Intermediate Filaments

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CHAPTER 35 Intermediate Filaments

Intermediate filaments (Fig. 35-1) are strong but flexible polymers that provide mechanical support for cells ranging from bacteria to human tissues. These filaments were named intermediate because their diameter of about 10 nm is intermediate between the diameters of the thick and thin filaments in striated muscles (see Figs. 39-3 and 39-8). Cytoplasmic intermediate filaments tend to cluster into wavy bundles that vary in compactness, forming a branching network between the plasma membrane and the nucleus. Desmosomes anchor intermediate filaments to the plasma membrane (see Fig. 31-7) and transmit mechanical forces between adjacent cells. Hemidesmosomes connect intermediate filaments across the plasma membrane to the extracellular matrix.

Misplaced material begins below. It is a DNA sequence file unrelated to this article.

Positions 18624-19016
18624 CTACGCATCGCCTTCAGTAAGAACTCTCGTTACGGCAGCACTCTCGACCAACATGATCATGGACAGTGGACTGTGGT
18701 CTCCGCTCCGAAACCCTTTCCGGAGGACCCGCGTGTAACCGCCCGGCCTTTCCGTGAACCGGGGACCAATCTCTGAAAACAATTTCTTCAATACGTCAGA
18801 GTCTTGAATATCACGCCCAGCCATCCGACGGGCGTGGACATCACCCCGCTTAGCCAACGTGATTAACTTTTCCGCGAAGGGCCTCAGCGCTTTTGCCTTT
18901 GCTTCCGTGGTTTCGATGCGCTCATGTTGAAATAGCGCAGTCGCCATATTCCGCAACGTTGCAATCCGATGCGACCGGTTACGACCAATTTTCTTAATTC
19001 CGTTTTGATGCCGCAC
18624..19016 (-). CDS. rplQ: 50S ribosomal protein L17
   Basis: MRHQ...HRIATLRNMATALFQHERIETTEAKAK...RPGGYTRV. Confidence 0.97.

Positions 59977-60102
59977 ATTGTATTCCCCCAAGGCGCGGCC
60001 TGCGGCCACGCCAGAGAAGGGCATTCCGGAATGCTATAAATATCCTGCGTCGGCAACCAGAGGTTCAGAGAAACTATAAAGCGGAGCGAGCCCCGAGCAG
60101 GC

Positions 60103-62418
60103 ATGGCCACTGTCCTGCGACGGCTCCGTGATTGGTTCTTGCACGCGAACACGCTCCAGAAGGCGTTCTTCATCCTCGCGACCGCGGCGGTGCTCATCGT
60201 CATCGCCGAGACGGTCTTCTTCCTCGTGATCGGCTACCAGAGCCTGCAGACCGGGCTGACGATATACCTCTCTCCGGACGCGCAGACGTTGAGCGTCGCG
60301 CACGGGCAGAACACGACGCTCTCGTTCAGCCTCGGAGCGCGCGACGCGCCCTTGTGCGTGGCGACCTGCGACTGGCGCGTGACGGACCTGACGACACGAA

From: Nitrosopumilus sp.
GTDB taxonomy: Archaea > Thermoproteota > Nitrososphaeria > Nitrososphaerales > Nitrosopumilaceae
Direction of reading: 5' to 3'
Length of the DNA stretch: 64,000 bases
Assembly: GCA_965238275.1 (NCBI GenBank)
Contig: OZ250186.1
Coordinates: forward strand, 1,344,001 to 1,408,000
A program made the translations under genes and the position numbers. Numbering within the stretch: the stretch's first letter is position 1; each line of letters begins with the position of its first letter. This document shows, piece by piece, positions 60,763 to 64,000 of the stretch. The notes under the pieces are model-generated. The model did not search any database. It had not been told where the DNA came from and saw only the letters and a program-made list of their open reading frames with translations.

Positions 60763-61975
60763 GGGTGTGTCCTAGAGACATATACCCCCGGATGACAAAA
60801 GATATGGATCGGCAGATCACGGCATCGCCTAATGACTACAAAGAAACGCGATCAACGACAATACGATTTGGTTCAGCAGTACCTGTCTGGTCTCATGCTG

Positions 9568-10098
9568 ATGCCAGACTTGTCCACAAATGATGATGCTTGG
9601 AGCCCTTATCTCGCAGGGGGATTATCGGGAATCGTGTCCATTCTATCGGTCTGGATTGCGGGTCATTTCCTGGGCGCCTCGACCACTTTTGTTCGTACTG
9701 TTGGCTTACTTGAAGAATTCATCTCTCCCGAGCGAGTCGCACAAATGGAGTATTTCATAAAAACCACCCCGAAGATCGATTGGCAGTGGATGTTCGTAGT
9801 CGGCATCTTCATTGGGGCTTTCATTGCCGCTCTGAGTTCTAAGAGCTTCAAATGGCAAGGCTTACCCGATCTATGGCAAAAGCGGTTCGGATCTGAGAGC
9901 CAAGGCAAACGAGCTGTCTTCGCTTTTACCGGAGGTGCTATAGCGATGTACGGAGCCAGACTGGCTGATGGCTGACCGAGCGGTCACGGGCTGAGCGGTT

The continuum of intermediate filaments and junctions prevents excessive stretching of the cells and gives tissues such as epithelia their mechanical integrity. Hair, which is built from cross-linked intermediate filaments, nicely illustrates their flexibility and high tensile strength. Molecular defects in cytoplasmic intermediate filaments or junctions associated with intermediate filaments result in rupture of skin cells and blistering diseases. Defeats in lamins cause a bewildering array of diseases (see Fig. 14-9).

The nearly 70 human genes for intermediate filament proteins are expressed selectively in various cell types. All intermediate filament proteins possess an α-helical coiled-coil domain that forms the core of the filaments, while the flanking N- and C-terminal domains vary considerably in size (Fig. 35-2). These variable domains give each type of intermediate filament distinctive features but made it difficult to appreciate the general features of intermediate filament structure and function until the sequences of the proteins were determined in the 1980s.

Structure of Intermediate Filament Subunits